A client was just telling me how the network of a mushroom’s roots reminds her of fascia. I’d have to say that I agree. Especially in how both have been misunderstood, ignored and only recently are attitudes changing so that we are learning about the value of each. Read more at: Mycelium Running
For Thea Singer, stress isn’t an abstract concept. Three years ago, shortly before the manuscript for her book was due to her publisher, her elderly mother’s health deteriorated. Suffering from severe emphysema, she clung to life through a ventilator, as Singer coordinated her care. Around the same time, Singer’s daughter entered her pre-teens, and their usually serene relationship became challenging. “It was an incredibly, incredibly stressful time,” she says.
Yet fortuitously for the Boston-based science writer, the book she was working round-the-clock to report and write aimed to mitigate these very types of stressors—along with larger issues Americans grapple with, from financial woes to terrorist threats. Specifically, Singer was exploring cutting-edge research into how stress ages us.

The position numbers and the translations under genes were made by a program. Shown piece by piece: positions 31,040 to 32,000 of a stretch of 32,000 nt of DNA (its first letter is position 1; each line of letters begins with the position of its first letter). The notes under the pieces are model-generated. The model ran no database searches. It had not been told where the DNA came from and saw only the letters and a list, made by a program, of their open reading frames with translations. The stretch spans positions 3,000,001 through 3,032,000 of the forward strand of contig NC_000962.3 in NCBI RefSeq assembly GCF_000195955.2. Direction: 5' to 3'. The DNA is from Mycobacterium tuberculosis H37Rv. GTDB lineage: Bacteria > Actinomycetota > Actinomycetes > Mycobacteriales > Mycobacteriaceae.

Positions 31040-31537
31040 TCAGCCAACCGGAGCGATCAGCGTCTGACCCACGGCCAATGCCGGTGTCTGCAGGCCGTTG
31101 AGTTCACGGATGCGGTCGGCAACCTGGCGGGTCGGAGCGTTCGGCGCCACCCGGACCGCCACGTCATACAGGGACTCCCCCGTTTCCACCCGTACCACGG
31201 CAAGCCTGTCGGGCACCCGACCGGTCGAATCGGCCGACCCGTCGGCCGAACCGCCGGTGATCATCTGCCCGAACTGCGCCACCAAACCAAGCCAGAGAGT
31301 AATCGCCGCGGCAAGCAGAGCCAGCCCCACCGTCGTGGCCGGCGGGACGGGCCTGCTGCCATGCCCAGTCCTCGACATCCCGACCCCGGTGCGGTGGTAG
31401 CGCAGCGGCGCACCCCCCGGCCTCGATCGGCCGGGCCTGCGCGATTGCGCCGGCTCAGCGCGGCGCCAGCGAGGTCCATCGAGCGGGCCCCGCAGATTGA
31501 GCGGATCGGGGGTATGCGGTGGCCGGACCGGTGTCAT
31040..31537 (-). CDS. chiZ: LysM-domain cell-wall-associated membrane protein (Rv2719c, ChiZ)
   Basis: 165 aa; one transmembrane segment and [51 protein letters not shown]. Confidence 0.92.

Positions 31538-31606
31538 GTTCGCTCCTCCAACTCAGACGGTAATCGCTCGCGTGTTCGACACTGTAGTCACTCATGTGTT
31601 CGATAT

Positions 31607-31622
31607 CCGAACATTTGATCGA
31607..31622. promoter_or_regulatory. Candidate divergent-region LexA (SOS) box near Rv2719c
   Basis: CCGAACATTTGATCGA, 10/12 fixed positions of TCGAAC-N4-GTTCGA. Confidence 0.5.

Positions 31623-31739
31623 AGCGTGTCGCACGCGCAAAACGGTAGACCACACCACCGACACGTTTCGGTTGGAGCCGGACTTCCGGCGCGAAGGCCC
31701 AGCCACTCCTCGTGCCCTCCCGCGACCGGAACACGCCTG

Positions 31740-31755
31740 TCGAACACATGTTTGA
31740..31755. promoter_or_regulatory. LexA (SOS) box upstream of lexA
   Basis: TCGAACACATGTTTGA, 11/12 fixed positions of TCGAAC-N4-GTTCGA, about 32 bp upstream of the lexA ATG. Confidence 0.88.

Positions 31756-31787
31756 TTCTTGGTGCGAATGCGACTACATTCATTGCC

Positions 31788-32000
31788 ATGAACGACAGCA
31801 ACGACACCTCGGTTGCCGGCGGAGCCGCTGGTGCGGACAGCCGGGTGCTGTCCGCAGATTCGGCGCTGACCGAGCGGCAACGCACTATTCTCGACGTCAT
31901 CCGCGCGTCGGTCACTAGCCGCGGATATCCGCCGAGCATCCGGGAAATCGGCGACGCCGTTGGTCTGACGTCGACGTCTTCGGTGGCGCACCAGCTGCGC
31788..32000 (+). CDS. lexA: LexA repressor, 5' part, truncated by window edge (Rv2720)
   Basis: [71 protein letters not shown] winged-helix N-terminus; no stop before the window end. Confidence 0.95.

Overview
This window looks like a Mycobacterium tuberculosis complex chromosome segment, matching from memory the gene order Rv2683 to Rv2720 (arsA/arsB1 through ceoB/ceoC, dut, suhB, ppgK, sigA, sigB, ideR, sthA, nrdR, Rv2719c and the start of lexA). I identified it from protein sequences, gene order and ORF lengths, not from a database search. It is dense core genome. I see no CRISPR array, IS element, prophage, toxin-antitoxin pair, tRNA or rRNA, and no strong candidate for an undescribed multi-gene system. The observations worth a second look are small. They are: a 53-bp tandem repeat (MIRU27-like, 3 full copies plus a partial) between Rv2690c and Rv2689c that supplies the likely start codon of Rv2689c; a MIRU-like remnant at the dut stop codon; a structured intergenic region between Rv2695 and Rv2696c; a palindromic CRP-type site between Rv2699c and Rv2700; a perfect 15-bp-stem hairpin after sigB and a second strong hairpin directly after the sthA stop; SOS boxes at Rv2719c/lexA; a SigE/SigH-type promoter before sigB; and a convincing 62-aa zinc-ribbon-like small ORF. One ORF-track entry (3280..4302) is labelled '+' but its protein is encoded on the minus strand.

This fall, the product of her work hit shelves. In Stress Less: The New Science That Shows Women How to Rejuvenate the Body and the Mind, Singer has compiled perhaps the most comprehensive look at the impact of stress on women and men’s bodies, down to our DNA. Her research reveals in unsettling detail how the more we let stress “get to us,” the shorter we may live. “Stress is basically a biological clock,” Singer told The Daily Beast.
Read more at: The New Science of Reverse Aging
Danielle Friedman is a homepage editor and reporter for The Daily Beast. Previously, she spent five years working as a nonfiction book editor for Hudson Street Press and Plume, two imprints of Penguin Group. She’s a graduate of the Columbia University Graduate School of Journalism.